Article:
HOPE is an acronym that stands for Hold. On. Pain. Ends.
Our app brings forth medical humanities to provide resources and safety to those in need. Medical humanities brings together traditional Western empirical medical care and its practitioners with those in the humanities, arts, and the social sciences in an effort to create a new synergy that recognizes the social nature of “healing” and “wellness” and the importance of connecting the patient or client, their culture and narratives about their state of “health”, and the practice of the formal and informal healing arts.
We’re creating a new solution to issues society has refused to fix.
Among the ethical issues modern society faces is the status and treatment of women and children, and certainly those characterized as “minorities” At one level, there is a question as to whether they are both properly and ethically served by technology. At another, whether they are equally and equitably considered in the process of the creation of technology. As a woman of Afrikan descent, such concerns occupy a lot of my interest and concern as a scholar and as a person.
Specifically as a victim of child molestation, rape, and gender -based abuse, and of the mental health challenges that arise from such an experience, I have occupied myself with creating avenues that fuse modern technology and creativity in ways that can help to both prevent such experiences and also to ameliorate the effects for those who have already been victimized.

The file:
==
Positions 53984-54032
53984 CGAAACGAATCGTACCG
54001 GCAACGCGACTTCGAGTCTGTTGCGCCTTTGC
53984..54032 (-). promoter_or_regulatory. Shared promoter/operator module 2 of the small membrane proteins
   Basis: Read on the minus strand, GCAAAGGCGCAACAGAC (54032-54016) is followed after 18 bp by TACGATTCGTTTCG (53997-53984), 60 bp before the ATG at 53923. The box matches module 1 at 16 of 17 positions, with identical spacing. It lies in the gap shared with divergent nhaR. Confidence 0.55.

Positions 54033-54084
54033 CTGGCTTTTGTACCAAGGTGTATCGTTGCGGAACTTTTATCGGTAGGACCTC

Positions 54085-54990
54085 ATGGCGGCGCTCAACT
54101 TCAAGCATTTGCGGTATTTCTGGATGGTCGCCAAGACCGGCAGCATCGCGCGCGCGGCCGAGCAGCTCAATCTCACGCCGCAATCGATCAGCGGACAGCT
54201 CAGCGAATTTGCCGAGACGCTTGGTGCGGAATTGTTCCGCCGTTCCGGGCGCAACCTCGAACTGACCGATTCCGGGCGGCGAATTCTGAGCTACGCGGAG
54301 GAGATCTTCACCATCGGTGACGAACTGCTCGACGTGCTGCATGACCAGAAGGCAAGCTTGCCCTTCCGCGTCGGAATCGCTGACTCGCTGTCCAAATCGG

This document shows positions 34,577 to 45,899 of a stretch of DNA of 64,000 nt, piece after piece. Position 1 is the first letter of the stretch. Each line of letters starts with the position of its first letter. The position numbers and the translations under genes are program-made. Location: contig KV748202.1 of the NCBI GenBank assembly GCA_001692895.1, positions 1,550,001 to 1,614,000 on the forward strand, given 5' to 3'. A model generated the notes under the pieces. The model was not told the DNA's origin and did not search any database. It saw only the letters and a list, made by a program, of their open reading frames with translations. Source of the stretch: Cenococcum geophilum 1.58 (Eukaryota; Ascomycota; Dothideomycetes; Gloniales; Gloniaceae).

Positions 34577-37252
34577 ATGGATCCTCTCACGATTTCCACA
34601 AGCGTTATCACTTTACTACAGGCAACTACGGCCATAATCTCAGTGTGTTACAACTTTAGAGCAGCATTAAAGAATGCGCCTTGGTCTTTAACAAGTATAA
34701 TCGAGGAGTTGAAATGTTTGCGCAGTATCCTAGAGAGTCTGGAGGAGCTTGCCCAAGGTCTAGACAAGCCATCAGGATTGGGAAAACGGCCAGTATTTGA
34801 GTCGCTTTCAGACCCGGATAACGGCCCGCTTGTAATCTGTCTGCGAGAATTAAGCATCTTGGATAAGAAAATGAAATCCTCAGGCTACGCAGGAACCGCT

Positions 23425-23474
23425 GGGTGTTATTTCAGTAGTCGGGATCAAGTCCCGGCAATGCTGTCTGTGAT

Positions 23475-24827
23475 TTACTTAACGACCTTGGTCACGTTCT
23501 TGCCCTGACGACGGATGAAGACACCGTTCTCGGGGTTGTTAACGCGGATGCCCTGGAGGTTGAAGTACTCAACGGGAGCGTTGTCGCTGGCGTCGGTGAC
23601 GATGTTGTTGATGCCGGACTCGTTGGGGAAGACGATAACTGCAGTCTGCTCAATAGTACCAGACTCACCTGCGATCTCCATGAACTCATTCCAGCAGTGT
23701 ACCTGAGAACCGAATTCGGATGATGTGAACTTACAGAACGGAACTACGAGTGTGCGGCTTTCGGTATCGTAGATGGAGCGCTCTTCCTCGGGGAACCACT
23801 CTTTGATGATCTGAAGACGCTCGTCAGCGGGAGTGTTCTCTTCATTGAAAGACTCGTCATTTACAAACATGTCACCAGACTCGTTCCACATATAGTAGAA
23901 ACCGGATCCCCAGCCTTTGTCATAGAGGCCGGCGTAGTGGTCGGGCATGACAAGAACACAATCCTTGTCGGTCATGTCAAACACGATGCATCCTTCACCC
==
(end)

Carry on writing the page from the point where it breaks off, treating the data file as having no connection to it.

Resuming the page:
The H.O.P.E app would be a technology designed in part by a woman of color for women of color within their cultural perspectives, and applicable to a contemporary challenge in their daily lives. It would have two components:
- Buttons on the app would allow the users anonymously to access local counseling, law enforcement, and other social services when dealing with situations of abuse, assault, or molestation.
- They would then be able to communicate with others about their experiences in the form of a journal entry, diary, or poem, that they could keep private or share, with the option of including location information, so that groups of women in a particular area could develop an informal community of sharing experiences and ideas.
The goal at the end is to have an app that provides a helpful resource for those facing situations needing immediate assistance currently as well as those who might have a past experience who are more focused on methodologies and means to engage their healing process within a cohort of those similarly situated.
H.O.P.E. will focus initially on women of African descent in my local area of Omaha and the graphics and materials would reflect that. The goal would be to create a template app that could be duplicated across the country, across the world, and in different languages that would have much the same functionality as H.O.P.E. affiliated derivatives.
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